- Extreme similarities would be going a bit far. Darnassian (for the kaldorei, not Kal'Dorei) and Thalassian (for the sin'dorei - no capital letters required) do have known differences that go beyond those of American English and British (proper) English, such as Darnassian Kal - and Thalassian Dal, both meaning "star", or the more mysterious "Belore", which in Thalassian means "the sun", while in Darnassian is used in the term Fandu-dath-belore?" - "Who goes there?" "An ancient dialect of what we now call Darnassian" might mean that the language dot the name recently, or about some more than ten thousand years ago, when we can assume the language reached the form we know it as today (seeing that several people who lived then still live and talk today). -- 17:25, August 4, 2010 (UTC)
- Okay, fair dues, perhaps not EXTREME similarities. But there are many of them between both languages. To be frank, I have only started reading up on the linguistics, and I'm extremely interested. Also, the more mysterious "Belore", as you put it, still might hold some sort of similarity between the Kaldorei and Sin'dorei versions of the word. I mean, in alot of languages today, many expressions are used which could beg explanation in the English translation... Saying that, I can't think of any off the top of my head eheh. Code2004 (talk) 17:39, August 4, 2010 (UTC)
- Cont'd from above: upon further reading I have discovered that the term "Belore" is considered by some to be an abstract of 'sun' that it might be used to express travelling (in the way that stare is to essere in Italian) based on the idea that the sun may have been considered as, and I quote, a "chariot of fire in the heavens". I would like to add though, your devotion to this subject has been amazing (I have read several of your posts) and insightful! Thanks Oponyxal ;)! :D Code2004 (talk) 22:27, August 4, 2010 (UTC)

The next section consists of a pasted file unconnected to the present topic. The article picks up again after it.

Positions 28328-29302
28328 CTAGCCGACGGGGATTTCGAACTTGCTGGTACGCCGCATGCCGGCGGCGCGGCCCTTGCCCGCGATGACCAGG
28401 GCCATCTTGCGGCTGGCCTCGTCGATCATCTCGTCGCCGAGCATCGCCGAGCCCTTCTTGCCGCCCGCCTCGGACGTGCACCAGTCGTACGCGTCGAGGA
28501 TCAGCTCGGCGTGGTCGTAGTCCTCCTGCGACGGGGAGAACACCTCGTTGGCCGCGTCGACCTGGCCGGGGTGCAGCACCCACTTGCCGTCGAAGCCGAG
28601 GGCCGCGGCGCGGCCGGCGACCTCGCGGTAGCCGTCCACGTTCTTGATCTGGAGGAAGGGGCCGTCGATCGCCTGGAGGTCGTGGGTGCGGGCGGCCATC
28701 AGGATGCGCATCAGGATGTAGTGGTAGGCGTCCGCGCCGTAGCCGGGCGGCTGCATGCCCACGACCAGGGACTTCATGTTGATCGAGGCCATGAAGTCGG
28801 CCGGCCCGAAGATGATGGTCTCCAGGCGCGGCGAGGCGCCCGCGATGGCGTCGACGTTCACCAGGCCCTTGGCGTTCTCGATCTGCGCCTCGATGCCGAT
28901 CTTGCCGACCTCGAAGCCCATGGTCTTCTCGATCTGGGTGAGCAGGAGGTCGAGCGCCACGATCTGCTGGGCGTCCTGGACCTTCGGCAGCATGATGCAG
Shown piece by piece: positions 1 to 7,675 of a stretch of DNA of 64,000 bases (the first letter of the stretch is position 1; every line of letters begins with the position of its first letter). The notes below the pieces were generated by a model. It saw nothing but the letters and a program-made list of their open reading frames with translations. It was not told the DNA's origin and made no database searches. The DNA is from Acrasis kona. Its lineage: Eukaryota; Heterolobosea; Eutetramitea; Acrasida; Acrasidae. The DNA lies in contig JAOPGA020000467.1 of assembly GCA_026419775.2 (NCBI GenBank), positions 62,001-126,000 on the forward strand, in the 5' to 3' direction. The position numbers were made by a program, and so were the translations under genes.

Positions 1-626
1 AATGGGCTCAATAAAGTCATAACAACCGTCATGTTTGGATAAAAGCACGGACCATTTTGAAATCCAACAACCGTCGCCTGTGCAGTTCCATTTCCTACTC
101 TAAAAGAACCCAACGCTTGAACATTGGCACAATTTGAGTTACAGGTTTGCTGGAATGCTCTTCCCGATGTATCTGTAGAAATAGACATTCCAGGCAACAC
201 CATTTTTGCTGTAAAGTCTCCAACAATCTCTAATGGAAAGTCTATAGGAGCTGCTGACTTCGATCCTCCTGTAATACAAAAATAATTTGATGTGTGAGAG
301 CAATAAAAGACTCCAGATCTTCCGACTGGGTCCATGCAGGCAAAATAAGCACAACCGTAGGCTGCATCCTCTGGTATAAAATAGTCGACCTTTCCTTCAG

Confirmed speculation Edit
Why are there phrases and words both in the 'confirmed' section and the 'speculation' section? They have to be one or the other, right? --Varghedin 14:11, 29 December 2006 (CET)
- You might notice who ever made that table also goes into speculation of "direct meanings" in the third section of the table. That section certainly doesn't belong on the primer section.Baggins 03:11, 13 January 2007 (EST)
Can you provide the source that states that the native name for the Darnassian language is "Darnassae"? PRH 22:02, 9 July 2007 (UTC)
- I think you are right to add a fact check to that bit, I can't find anything on it.Baggins 07:23, 20 July 2007 (UTC)
- When i talk to my guildmates in darnassian, it says [Darnassian]. Edanor 02:03, 27 August 2007 (UTC)
- I'm not disputing the use of 'Darnassian' as the official name for the language. It is however, the 'Common' name for the language, just like I'm certain 'Dwarven' and 'Orcish' is. 'Darnassae' is simply the Darnassian name for the night elven language, if Arathandris is to be understood correctly. --User:Varghedin/Sig 16:10, 27 August 2007 (UTC)
Related languages? Edit
Is there any hint of Taurahe being related to Darnassian anywhere? It's always seemed to me that Cairne's greeting Ish-ne-alo-por-ah (ref. intro. Where Wyverns Dare, WCIII) and Tyrande's equivalent Ishnu-alah (ref. Daughters of the Moon, WCIII) sound an awful lot like they're cognate. Has anyone else noticed this? If there are any other examples of Darnassian/Taurahe crossover, might it be worth mentioning in the article? Irandrura (talk) 14:14, 5 August 2008 (UTC)